Haptic feedback

Why even basic accessories can make virtual reality seem real

There is an alien in the space station. The motion tracker scans my surroundings, but nothing moves. I creep into the next room and duck behind a stack of cargo. The rumble of the spacecraft creeps up my spine as I stare at the tracker. Suddenly, there is a blip. The alien’s steps grow louder. Rumble, rumble, rumble.

I have played Alien: Isolation in virtual reality before, but this time there is a small difference: I’m sitting in a chair made by a startup called BRAINFIZZVR that vibrates. It’s subtle, but it’s enough to convince my body to join my mind in the virtual space station.

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Everyone who tries Oculus Rift feels its pull. Your brain wants to believe what it is seeing is real, and it’s willing to play along until something trips you up. For me, that moment always comes when there’s no haptic feedback. I want to feel the lightsaber in my hands and the zombies’ fingers on my back.

At first I thought that might require specialty vests that put pressure on exactly the right places and custom controllers that look like guns (or paintbrushes!). But I don’t feel that way anymore. The chair I tried out is just a stripped-down version of the vibrating seats found in high-end movie theaters. When the alien finally caught me, sitting in the chair was enough to elevate giggly discomfort to an actual pounding heartbeat.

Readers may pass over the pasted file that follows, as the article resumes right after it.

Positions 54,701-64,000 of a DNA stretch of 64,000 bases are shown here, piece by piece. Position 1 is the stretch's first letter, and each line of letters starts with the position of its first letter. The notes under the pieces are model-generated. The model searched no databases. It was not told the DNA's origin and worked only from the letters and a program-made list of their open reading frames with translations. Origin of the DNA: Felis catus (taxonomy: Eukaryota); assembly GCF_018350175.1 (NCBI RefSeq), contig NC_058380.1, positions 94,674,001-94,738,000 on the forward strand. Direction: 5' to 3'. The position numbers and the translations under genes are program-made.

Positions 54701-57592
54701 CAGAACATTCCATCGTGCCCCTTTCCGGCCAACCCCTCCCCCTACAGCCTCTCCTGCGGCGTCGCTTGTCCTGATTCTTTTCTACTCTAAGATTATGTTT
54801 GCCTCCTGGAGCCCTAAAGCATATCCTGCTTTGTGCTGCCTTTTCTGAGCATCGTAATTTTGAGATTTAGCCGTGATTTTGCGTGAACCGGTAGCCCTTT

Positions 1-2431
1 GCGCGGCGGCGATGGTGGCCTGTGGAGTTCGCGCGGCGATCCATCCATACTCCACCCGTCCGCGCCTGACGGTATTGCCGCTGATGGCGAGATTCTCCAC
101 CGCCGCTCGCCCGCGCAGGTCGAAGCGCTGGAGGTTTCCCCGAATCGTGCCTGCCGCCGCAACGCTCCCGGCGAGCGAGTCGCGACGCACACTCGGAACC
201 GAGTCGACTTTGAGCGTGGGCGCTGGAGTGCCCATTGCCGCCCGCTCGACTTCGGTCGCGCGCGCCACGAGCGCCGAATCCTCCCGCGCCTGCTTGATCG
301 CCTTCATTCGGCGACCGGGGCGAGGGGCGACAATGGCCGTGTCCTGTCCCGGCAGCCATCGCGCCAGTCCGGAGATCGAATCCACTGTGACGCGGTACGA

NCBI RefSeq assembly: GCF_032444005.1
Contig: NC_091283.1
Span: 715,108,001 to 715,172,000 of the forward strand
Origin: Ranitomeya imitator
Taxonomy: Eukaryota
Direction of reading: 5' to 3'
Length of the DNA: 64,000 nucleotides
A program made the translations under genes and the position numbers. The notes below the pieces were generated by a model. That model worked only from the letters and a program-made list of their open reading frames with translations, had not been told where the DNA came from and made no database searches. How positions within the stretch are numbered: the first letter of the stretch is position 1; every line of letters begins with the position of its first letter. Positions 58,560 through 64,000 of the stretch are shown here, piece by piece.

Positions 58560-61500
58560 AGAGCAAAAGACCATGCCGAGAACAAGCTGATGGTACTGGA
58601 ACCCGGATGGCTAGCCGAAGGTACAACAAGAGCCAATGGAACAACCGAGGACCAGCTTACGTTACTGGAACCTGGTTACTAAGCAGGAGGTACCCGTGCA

Just a few tables down from BrainFizzVr at the Founders and Investors VR meetup in San Francisco earlier this week was Stompz, a startup that makes motion sensors you strap to your feet. I was skeptical; I get intense vertigo almost every time I have to physically move my feet to walk around in VR.

Stompz motion trackers strap to your feet and allow you to walk in virtual reality.
Stompz motion trackers strap to your feet and allow you to walk in virtual reality.

But you don’t actually need to walk for Stompz to work. Just face your body in one direction and lift your legs up and down, and you move forward in virtual reality. Mismatched real and virtual motion can be a recipe for nausea, but I didn’t find that to be the case with Stompz. There wasn’t any vertigo either.

If you’re thinking about investing in your first virtual reality headset, do look into accessories. Maybe that means using Sixense joysticks over an XBox controller, or more natural hand and feet trackers. There’s no doubt that they bring a new level of immersion to the experience. But think about trying the more advanced rigs before you buy. They may appeal to some, but chances are more casual users can get by with a whole lot less.